Gruber 84 De Capivitate Babylonia Ecclesiae. Praeludium Martini Lutheri. Vuittembergae. Wittenberg: Melchior Lotter the Younger, 1520. (The Babylonian Captivity of the Church, October, 1520) Aland 120; Benzing 704; WA 6.484-573. Luther's Works 36.3-126.
"[This document referred] to the enslavement of the sacraments by the Church. This assault on Catholic teaching was more devastating than anything that had preceded.... The reason was that the pretensions of the Roman Catholic Church rest so completely upon the sacraments as the exclusive channels of grace and upon the prerogatives of the clergy, by whom the sacraments are exclusively administered.... Luther with one stroke reduced the number of sacraments from seven to two." Roland H. Bainton, Here I Stand. A Life of Martin Luther, 105-106.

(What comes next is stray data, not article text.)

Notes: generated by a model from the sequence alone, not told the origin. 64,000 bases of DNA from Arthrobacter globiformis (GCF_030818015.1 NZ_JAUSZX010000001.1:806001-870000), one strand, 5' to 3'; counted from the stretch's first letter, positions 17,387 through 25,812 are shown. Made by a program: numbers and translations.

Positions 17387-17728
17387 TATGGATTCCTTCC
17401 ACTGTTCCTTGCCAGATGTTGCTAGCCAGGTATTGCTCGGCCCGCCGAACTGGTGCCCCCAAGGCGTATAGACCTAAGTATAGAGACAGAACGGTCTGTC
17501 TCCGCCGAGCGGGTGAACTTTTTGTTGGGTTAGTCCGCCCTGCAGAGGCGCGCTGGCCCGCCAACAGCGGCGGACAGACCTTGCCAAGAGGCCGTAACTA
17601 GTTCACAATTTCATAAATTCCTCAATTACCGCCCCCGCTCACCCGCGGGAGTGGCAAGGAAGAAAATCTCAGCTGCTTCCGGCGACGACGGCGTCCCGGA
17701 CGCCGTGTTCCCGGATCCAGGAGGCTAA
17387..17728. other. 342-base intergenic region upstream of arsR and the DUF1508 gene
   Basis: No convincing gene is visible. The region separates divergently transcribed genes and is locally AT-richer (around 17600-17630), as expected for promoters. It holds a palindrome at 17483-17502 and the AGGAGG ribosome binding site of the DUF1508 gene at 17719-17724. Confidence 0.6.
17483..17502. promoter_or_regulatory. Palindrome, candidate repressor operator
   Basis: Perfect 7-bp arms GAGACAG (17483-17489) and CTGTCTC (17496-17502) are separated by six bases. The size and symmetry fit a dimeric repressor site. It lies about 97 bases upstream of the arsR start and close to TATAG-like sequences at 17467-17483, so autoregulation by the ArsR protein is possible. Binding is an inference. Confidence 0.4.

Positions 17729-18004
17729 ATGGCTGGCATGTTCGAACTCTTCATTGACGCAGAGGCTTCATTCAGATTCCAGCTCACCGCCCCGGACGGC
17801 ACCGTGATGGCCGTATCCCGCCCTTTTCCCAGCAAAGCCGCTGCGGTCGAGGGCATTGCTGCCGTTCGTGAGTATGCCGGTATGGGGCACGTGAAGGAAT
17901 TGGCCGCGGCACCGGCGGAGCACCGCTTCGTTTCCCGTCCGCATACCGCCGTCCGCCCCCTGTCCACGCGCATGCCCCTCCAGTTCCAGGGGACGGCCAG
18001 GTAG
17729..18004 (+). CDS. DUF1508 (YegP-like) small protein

Translation of Part I in Martin Luther's Basic Theological Writings, ed. Timothy F. Lull, 210-38. Luther indicted three aspects of the current Roman teaching concerning the Lord's Supper:
The withholding of the cup from the laity summarizes the whole tyrannical, arbitrary, power-oriented side of the medieval church.
The doctrine of transubstantiation...is an unnecessary, speculative philosophical imposition on simple faith that Christ is present in the bread and wine as he promised.
Most serious of all, the doctrine of the sacrifice of the mass turns what ought to be a gracious gift of God into a human work or human action. Lull, 210.
This work is a fundamental critique of the Roman Catholic sacramental system. Only baptism and the Lord's Supper fully qualify as dominically instituted sacraments; the church has no authority to require all Christians to recognize the other five rites as sacraments. Erasmus wrote: "The breach is irreparable."
Gruber 85 Von den newen Eckischenn Bullen vnd lugen D. Martini Luther. MDXX. Wittenberg: Melchior Lotter the Younger, 1520. Aland 173; Benzing 718; WA 6.576-594. Von den neuen Eckischen Bullen und Lügen
The Gruber Collection was assembled by L. Franklin Gruber, President of Chicago Lutheran Theological Seminary, Maywood, Illinois.
Annotation prepared by Ralph W Klein